To hear President Obama tell it, when it comes to the economy, happy days are here again. “We have risen from recession freer to write our own future than any other nation on earth,” he said, during his State of the Union address.
No way, say Republicans. “Americans have been hurting,” said Sen. Joni Ernst, in her party’s official response to the president’s speech. “But when we demanded solutions, too often Washington responded with the same stale mindset that led to failed policies like Obamacare.”
Never mind that the idea behind Obamacare was Republican spawn.
The numbers are plainly on Obama’s side. Employment’s up, the deficit’s been cut by two-thirds, the stock market, though volatile, has been booming. Peoples’ retirement funds have never been in better shape.
If, that is, they have retirement funds.
And there’s the rub. Somewhere between Obama’s talking points and Republican sour grapes lies the economy most of us live with every day. We may not be teetering on the brink of a massive financial meltdown, but, for too many of us, financial security remains a pipedream.
If the Great Recession of 2008 showed us anything, it’s the extent to which the terms and conditions within which we try to chart our lives’ course are hostage to the whims of others.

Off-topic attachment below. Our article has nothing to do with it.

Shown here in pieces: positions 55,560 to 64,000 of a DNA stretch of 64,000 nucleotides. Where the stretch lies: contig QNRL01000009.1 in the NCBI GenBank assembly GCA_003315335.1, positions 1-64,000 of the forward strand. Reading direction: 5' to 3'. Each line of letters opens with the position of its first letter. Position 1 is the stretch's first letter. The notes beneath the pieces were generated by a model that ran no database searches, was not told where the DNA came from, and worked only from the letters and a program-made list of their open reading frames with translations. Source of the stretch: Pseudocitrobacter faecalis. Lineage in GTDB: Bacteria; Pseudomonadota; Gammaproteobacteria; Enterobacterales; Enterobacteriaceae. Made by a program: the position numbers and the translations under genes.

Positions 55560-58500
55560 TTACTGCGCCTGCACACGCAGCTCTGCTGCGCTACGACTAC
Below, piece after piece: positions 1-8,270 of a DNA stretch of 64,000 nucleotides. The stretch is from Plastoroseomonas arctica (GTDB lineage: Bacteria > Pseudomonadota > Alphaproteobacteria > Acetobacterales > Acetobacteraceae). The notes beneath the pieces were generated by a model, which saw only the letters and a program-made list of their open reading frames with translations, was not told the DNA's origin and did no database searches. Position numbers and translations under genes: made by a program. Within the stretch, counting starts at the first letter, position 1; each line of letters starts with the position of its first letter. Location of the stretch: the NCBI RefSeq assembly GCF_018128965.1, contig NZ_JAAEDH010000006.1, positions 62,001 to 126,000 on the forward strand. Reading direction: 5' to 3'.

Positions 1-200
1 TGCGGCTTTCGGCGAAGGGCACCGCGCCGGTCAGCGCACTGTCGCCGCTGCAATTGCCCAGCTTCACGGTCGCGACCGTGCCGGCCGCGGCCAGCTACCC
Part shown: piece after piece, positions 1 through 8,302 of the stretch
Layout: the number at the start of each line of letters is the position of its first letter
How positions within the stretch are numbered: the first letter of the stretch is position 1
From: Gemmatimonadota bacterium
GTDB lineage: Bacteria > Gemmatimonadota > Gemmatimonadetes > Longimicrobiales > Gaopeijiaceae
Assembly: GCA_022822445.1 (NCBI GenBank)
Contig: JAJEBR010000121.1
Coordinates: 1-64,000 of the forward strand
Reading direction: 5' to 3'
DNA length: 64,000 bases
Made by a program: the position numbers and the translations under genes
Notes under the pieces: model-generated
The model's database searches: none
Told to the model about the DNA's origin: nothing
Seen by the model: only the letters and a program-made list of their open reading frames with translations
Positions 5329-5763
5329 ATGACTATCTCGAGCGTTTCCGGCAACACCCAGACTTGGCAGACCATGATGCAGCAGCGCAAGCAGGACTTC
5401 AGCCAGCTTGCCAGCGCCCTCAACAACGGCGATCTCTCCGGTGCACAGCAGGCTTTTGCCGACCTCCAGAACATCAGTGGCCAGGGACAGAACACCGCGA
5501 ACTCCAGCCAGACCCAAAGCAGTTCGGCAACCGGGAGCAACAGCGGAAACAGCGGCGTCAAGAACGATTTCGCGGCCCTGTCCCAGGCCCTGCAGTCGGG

It’s heartening to hear the president emphasizing “middle class economics.” It’s about time Republicans noticed that wages and salaries have been flat-lining since before Ronald Reagan was in office.
But neither side seems ready to come to grips with the extent to which globalism and technological innovations have restructured the economy. Businesses are now able to be more productive than ever — but with fewer workers. While Obama’s proposal to make community college free to all Americans appears to be a bold stroke, akin to the GI Bill, it might also further inflate an already abundant pool of over-educated Americans.
Republicans, unfortunately, have little to offer by way of alternatives. Talk about a stale mindset! At least Obama can point to improving, if modest, metrics. The Republican program — reward the rich and hope that they take the rest of us into account through various forms of noblesse oblige, better known as trickle-down — seems little more than a fantasy, with more self-serving fervor going for it than facts.
Want to see what a model Republican economy looks like? Come to Indiana. We brag about our low cost of living; but that’s what happens when you pay people less than the national average. We’ve traded air and water quality for business-friendly environmental regulations. Our taxes are low, but then so are our public services.
All this, and a balanced budget to boot.
If Indiana’s approach really worked, you’d think top businesses from across the land would be relocating here, building corporate headquarters.
We know that’s not the case.
The trouble is, whether you approach the economy from the left or right, eventually you run into one, fundamental question: What are people for? Until we get our arms around that, we’ll be chasing our tails.